Updated Aug 7, 2018

Mental health is new focus at premier cybersecurity conference

Animated GIF of brain icon being made brighter and darker on computer screen

Illustration: Sarah Grillo/Axios

LAS VEGAS — At this week's Black Hat cybersecurity conference, panels about hacking automobiles and airplane WiFi are being interspersed with a new focus: mental health.

Why it matters: Issues like anxiety and depression aren't new in the cybersecurity field, and stress is rampant: pros work long hours under enormous pressure to protect critical networks from ever-increasing threats. Black Hat's new focus on the people, not just the technology, may instigate broader industry changes.

The big picture: The leading cybersecurity conference has long had conference tracks like cryptography, forensics and incident response. This will mark the first year the "community" track joins that roster to provide a place to talk about less technical, more human issues.

  • Black Hat has a large industry presence, and shining a light on topics that tend to be discussed outside the corporate eye — things like suicide, stress load, mental illness and trauma — may force major employers in the field to think about those issues, too.
  • "Good conferences are a reflection of the community," said Black Hat General Manager Steve Wylie. "We have a responsibility to the community."
  • Wylie said they received more speaking proposals on the topics than speaking slots available, which he said indicated a strong response.

Mental illness and suicide: "In the past year I know several people in the community have taken their own lives," said Jay Radcliffe of Boston Scientific. "It’s a sad thing, and something I feel responsible to talk about." Radcliffe, well known for hacking devices, will be presenting about his own experience with depression with Christian Dameff, an emergency medicine physician.

  • "With global staffing shortages in information security, we're seeing departments that should have 10 people work with 5. And that increases stress," said Radcliffe.
  • Anecdotal evidence suggests high prevalence of mental illness in the information security community, perhaps heightened by the hacker subculture attracting people from a variety of backgrounds, some of which may involve preexisting mental health conditions.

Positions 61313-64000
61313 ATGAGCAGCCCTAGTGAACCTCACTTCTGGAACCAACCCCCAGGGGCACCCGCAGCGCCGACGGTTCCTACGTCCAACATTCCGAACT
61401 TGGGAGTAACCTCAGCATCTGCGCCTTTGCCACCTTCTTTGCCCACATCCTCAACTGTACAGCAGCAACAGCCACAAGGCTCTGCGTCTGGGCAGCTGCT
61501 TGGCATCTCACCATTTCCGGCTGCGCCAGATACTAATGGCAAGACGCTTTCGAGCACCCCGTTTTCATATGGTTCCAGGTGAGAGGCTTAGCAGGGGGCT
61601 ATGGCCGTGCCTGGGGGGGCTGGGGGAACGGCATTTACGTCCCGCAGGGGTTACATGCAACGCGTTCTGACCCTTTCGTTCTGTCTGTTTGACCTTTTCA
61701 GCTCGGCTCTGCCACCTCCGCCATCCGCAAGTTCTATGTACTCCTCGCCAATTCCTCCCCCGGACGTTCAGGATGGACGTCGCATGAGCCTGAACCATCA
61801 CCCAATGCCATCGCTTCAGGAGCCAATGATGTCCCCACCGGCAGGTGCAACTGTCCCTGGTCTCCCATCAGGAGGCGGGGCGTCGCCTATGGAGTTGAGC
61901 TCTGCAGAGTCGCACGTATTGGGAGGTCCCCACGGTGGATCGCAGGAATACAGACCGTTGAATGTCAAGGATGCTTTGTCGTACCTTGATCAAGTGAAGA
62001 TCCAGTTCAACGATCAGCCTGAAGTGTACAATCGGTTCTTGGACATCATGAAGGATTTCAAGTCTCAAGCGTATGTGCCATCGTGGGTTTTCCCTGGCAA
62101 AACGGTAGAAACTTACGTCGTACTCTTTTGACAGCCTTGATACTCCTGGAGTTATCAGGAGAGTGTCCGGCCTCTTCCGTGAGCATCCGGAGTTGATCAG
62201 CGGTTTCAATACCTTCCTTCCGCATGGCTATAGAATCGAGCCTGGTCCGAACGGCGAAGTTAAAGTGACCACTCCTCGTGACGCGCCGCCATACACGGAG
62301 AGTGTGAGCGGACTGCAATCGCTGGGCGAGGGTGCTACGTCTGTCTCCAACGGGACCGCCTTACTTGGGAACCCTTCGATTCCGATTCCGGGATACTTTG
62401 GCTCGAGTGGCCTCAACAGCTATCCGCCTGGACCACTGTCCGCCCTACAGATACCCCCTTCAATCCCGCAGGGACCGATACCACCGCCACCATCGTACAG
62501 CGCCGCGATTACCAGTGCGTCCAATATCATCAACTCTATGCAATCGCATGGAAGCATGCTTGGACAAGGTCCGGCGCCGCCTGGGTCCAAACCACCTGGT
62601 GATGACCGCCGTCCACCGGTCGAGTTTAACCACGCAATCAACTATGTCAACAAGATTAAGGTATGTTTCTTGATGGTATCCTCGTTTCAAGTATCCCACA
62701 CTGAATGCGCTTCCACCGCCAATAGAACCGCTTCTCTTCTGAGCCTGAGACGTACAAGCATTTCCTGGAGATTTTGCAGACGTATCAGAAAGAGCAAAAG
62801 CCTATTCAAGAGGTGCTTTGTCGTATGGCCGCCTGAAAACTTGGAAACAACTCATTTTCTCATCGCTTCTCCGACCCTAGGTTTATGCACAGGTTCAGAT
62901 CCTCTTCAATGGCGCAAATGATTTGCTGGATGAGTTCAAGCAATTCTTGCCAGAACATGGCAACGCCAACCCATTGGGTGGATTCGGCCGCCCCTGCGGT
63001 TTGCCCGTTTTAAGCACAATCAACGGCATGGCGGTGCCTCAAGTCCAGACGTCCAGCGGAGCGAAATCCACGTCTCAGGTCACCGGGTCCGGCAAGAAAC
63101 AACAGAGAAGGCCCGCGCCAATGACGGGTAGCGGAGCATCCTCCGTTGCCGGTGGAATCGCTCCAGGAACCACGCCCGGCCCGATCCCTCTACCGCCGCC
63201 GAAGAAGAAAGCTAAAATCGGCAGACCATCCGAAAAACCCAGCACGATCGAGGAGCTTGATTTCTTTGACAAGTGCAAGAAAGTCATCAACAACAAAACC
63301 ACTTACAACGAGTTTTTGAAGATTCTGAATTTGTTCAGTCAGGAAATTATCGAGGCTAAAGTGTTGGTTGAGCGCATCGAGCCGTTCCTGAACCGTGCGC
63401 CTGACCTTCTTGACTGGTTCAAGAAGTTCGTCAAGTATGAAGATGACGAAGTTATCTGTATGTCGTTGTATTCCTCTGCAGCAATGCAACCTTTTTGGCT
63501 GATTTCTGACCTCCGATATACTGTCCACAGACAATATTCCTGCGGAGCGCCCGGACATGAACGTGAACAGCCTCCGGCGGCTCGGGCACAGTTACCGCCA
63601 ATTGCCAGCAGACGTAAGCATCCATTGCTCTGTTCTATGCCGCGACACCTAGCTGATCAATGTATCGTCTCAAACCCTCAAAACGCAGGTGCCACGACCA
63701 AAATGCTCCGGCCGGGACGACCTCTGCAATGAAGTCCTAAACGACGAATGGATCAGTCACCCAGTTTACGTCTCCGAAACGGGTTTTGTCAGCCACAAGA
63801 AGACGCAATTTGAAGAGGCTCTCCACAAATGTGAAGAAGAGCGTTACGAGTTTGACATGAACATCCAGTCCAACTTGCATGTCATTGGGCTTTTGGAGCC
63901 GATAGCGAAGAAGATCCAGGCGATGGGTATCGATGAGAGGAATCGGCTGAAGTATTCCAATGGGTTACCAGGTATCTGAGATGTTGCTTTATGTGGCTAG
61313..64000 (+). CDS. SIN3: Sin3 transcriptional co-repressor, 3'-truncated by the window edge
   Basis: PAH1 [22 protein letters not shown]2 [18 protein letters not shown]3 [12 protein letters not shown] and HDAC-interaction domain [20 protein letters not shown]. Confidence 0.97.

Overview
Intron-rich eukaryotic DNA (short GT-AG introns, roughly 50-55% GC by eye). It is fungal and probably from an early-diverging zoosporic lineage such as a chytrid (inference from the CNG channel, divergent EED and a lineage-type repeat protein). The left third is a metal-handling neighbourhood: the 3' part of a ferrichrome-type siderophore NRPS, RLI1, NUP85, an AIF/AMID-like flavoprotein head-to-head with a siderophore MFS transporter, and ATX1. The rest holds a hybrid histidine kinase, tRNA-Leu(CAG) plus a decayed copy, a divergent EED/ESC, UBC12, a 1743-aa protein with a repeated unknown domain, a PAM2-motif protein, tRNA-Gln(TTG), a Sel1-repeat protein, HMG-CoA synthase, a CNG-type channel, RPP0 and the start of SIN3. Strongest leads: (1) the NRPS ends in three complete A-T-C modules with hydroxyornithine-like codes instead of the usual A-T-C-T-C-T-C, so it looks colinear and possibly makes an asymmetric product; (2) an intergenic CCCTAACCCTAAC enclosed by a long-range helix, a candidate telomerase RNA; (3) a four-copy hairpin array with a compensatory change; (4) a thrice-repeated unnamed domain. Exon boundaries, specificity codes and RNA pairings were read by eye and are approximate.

• A separate presentation will discuss the high instance of autism in the field.

Stress: Two researchers from the National Security Agency, Celeste Paul and Josiah Dykstra, will release NSA data on the effect of stress on operator performance and how to combat it. "We did see effects," said Paul.

Post-tramatic stress disorder: Cybersecurity also draws a wide array of ex-military members, including Dragos Security's Joe Slowik, who served in the Navy.

  • Slowik will talk about his experience with PTSD.
  • "The talk itself was a spur-of-the-moment reaction to an article on 'cybersecurity PTSD,' which the author was using to mean burnout from all of the breaches," he said. "Seeing terminology come up in a way that was almost flippant bothered me."

Sexual assault: Slowik notes that PTSD isn't exclusive to ex-military practitioners. Cybersecurity, like other industries, has faced a reckoning in recent years as victims of sexual assault and harassment have come forward.

  • Makenzie Peterson, coordinator for wellness programs at Hampshire College, will discuss how communities on the whole move forward after widespread allegations of sexual assault.

The bottom line: The community track is a chance to change the industry. "There’s such a talent shortage right now that companies may need to take advantage of community track to recruit employees," said Radcliffe.

Correction: An earlier version of this story misspelled Joe Slowik's name. The story has been updated.

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